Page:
You may think moving six lanes of heavy highway traffic through an old, already congested and only newly revived neighborhoods is an awful idea. And you'd be right. And not only because those old, established neighborhoods would be torn apart. Just as city after American city from
But a little over a decade ago (2003), one study proposed not just six additional lanes of traffic through
What we have here may be one more example of how far removed city planners and traffic engineers are from the madding crowd, ensconced as they are in their nice, clean offices with maybe a fern or two on their desks and the usual certificates on the wall. As if all these real live human beings they were moving about were just stick figures in their drawings.
There may be only one word to say to technocrats like Mr. Bennett who keep coming up with these purely abstract schemes year after year, decade after decade:
It might help if our Great Planners reviewed the tragic history of some Great Plans That Failed -- even if those who dreamed them up had the best of intentions, and the best of reputations for designing and executing great plans.
What could be a more impressive accomplishment than conceiving and then carrying out the Normandy Invasion during the Second World War?
As a popular president and commander-in-chief after the war, he came up with a defense measure that would have sped military convoys across the country in no time without interfering with civilian highways. It sounded like a good idea -- a great idea -- at the time. Indeed, it was the beginning of this country's system of interstate highways, inspired by the German Autobahn, that would make America a leader in highway planning and the envy of the world. So was the plan. But then Ike made the mistake of going to see how his plan was working out on the ground.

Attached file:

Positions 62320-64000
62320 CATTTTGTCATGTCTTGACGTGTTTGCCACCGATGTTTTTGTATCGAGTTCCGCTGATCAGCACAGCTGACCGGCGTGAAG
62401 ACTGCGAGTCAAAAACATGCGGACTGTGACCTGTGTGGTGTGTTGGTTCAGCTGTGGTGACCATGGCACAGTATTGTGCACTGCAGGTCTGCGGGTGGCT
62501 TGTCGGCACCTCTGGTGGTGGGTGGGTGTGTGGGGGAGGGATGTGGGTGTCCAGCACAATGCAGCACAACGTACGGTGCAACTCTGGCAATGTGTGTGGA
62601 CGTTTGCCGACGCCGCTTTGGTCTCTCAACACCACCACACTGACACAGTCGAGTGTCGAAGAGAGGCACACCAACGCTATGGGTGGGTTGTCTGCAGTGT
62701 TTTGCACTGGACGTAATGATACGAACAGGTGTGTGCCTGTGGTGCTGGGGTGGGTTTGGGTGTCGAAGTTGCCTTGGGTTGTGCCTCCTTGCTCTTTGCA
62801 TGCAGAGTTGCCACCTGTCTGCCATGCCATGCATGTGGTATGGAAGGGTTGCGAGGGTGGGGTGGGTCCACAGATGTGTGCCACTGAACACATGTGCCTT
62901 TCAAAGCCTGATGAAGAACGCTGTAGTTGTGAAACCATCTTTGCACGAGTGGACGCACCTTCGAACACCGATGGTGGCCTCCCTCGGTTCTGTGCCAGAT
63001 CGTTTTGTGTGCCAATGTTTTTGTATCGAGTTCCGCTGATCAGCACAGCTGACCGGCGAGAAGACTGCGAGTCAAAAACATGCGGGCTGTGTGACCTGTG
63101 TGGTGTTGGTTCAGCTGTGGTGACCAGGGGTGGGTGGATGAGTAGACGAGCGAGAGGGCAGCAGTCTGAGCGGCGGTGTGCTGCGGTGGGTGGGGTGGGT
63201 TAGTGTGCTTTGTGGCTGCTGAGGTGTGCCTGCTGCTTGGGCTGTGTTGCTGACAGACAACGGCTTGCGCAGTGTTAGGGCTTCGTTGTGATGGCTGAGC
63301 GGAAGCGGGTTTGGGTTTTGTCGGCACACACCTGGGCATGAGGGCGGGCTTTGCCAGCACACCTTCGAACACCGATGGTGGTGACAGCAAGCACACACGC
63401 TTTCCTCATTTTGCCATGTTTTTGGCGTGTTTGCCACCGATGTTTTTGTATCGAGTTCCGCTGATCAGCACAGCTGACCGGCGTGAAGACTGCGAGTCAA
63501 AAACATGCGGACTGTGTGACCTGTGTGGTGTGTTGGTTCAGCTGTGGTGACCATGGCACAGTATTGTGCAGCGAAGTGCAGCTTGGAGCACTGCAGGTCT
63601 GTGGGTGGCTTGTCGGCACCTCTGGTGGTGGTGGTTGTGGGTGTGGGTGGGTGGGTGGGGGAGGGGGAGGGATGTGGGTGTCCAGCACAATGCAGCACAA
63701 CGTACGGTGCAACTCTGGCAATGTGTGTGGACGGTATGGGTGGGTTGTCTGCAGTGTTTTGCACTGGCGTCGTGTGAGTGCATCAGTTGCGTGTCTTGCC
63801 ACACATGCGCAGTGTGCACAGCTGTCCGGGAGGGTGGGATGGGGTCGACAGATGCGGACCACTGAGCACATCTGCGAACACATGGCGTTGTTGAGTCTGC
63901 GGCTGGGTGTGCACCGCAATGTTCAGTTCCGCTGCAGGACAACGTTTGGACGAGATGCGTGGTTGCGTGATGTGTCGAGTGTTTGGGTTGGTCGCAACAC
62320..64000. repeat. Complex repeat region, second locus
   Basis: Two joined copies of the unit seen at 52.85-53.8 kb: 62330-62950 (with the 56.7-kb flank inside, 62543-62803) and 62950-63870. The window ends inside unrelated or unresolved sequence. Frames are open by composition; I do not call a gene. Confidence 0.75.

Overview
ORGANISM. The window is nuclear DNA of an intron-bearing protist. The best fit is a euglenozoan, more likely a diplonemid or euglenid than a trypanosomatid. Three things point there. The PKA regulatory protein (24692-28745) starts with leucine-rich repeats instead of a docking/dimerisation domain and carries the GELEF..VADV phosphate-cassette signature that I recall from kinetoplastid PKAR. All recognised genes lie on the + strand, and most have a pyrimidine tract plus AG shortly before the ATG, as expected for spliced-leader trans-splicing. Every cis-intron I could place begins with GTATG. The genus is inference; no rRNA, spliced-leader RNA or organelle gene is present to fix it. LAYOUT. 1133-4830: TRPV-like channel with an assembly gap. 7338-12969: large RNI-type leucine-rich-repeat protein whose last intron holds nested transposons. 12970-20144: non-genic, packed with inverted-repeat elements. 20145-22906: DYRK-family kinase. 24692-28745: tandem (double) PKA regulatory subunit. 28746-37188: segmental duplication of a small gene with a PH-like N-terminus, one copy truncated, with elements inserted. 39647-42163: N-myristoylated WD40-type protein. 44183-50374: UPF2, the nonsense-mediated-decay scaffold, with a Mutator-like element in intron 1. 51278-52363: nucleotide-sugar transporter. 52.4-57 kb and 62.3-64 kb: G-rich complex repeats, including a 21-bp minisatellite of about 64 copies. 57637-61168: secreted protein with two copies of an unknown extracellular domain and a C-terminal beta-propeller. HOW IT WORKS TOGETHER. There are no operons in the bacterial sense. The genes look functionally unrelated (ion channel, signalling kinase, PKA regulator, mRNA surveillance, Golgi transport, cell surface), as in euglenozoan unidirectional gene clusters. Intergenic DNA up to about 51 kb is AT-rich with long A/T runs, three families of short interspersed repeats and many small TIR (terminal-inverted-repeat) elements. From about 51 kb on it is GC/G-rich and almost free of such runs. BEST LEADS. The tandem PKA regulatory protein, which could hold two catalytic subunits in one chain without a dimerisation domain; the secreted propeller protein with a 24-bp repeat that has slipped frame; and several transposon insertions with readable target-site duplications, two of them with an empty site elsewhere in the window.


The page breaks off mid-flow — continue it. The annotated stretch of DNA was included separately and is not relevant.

It took the president only one look to realize his folly. Instead of connecting the country's great cities and speeding traffic through them, his plan divided those cities, and some haven't become whole yet. Because his Great Plan tore apart old established neighborhoods. Ike was appalled at the sight. As soon as his interstate surrounded a city like
Yes, it was as fashionable then as it is now for great cities to grow in all directions, and metropolises like
Perhaps it's just my own small-town background that prejudices me against Great Plans, or a naturally conservative streak that warns me it is better to love what you have and seek to improve it than turn our backs on it and aim to be a little
You can have that kind of "progress," which is little more than a kind of elephantiasis that swallows up everything in its path rather than carefully choosing what is worth saving and then conserving and enhancing it.
Plans are just fine, and ambition a noble quality, but beware: Great plans can prove great failures, even if some of our planners are oblivious to the great failures they are courting.